Albuquerque, New Mexico's law enforcement still has a serious problem with cold cases. There have been numerous murders and disappearances in the city since 1980, and many of these cases have yet to be solved.
As of March 2023, 414 cold cases dating back to 1980 have been reported in Albuquerque through the National Missing and Unidentified People System (NamUs). There are 187 confirmed cases of missing people, and 227 confirmed incidents of murder. There are people of various ages, both sexes, and different ethnicities involved in these cases, and many of them have been unsolved for decades.
Because of the complexity and difficulty of solving cold cases, law enforcement has created a number of approaches. Re-examining evidence from crime scenes with the help of cutting-edge forensic tools like DNA analysis is a common tactic. In recent years, tremendous advances have been made thanks to the development of new technologies that have helped law enforcement agencies identify suspects and bring them to justice.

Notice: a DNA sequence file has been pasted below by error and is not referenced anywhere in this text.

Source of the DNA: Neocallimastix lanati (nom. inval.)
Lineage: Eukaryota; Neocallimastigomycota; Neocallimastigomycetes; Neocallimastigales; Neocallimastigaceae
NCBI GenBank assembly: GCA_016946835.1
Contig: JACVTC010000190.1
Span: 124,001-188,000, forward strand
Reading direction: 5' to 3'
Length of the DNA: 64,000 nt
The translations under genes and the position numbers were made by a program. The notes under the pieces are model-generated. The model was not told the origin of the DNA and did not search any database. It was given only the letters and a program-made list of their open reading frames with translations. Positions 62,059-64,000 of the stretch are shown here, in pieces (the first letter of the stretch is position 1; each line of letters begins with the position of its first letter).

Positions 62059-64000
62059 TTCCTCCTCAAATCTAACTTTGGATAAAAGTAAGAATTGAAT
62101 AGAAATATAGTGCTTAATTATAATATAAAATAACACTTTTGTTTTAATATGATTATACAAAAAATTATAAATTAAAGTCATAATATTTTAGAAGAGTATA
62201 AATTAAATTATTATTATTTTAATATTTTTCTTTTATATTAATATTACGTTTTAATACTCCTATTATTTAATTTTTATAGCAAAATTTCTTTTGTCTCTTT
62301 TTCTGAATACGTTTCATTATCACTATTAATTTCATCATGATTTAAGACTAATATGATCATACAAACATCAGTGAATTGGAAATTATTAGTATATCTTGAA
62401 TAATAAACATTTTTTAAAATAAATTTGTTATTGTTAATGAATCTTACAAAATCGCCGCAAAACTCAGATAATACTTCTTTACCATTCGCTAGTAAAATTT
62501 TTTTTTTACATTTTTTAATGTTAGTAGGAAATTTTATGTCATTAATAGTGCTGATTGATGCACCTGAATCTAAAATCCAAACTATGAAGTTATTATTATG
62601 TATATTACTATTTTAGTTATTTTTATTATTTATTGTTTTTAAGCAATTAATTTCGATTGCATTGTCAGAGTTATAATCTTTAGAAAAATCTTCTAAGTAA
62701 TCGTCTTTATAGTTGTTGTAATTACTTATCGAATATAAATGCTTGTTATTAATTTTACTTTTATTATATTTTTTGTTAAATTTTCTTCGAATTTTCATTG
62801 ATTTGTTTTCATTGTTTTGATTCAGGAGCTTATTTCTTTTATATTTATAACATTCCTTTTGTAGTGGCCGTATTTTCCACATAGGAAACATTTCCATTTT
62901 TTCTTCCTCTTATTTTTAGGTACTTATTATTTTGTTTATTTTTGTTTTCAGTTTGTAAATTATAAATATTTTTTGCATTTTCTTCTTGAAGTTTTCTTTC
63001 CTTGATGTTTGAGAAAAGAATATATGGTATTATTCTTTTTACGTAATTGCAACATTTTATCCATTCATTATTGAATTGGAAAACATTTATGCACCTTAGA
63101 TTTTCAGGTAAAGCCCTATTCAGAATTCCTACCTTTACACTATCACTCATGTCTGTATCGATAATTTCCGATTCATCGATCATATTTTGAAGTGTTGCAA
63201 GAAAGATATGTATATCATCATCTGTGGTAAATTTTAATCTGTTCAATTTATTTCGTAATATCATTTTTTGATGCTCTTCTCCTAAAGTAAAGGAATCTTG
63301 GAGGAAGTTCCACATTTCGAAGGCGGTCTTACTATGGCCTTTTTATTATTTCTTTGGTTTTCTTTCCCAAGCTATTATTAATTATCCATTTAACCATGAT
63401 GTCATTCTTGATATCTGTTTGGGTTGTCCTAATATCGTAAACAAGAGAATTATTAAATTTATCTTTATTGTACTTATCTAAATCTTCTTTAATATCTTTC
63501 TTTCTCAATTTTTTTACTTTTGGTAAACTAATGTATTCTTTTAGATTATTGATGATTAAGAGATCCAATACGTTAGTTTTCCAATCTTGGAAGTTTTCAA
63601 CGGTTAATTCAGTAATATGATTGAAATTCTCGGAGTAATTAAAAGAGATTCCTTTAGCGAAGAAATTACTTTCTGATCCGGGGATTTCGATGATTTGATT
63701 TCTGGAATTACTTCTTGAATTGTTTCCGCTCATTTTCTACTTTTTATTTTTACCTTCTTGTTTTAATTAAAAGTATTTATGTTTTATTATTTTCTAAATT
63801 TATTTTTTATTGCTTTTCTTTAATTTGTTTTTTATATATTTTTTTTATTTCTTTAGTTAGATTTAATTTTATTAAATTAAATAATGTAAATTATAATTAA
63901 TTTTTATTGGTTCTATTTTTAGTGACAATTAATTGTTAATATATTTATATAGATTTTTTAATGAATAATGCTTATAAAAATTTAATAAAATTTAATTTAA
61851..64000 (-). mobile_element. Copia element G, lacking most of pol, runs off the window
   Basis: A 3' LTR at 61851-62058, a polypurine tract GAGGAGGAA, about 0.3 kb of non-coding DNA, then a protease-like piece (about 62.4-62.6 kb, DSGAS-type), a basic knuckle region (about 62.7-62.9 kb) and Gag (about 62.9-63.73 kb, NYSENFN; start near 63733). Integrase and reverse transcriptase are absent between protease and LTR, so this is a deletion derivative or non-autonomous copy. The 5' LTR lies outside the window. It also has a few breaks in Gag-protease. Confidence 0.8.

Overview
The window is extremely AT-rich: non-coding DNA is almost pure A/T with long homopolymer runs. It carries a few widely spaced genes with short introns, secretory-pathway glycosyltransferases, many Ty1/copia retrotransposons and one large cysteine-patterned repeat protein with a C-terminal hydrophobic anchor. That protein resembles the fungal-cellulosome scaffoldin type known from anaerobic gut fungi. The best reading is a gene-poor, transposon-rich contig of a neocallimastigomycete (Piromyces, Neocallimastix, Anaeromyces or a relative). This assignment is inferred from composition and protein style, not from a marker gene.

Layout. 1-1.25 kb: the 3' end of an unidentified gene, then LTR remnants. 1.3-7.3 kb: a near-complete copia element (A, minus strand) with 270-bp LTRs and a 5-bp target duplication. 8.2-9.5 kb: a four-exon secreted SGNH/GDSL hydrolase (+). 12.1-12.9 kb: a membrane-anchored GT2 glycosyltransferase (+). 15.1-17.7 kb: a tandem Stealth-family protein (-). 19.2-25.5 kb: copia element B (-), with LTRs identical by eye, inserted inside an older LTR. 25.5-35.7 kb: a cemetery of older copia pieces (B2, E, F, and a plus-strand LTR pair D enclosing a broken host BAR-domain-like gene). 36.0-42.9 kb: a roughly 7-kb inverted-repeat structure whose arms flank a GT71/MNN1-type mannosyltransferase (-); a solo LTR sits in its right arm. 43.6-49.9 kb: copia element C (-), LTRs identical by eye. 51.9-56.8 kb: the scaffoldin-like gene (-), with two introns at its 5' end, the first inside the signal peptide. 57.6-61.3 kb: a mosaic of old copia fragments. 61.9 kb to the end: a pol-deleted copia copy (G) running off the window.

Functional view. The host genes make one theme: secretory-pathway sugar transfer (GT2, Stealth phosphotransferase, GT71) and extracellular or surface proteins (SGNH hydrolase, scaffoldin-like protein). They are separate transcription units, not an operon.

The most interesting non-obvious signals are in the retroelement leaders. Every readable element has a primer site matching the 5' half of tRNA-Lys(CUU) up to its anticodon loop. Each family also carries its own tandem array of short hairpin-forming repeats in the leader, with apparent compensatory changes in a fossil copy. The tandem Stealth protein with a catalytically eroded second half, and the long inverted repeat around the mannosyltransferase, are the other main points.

Public outreach is another tactic that can be used to find new clues and information about the cases. This can involve engaging with community organizations and advocacy groups to spread the word about the incidents and encourage individuals to come forward with any information they may have as well as making public appeals through media outlets, social media, and other platforms.
To help families of missing individuals and homicide victims deal with their grief and keep their loved ones' cases in the public view, law enforcement authorities work closely with them. Family members of victims of missing persons and homicides can rely on the Albuquerque Police Department's Victim Advocate program for guidance and comfort throughout the investigation and court proceedings.
Without tangible evidence or eyewitnesses, investigating cold cases can be extremely difficult. Since many of these instances were first investigated decades ago, progress may be slow if no new evidence or technology has emerged since then. Albuquerque's PD has multiple plans in place to deal with these issues.
One tactic is to re-interview previous interviewees, such as family members and witnesses, to determine whether they have any new information or if their memories have altered. Some potential witnesses may feel more at ease talking to police now than they did in the past.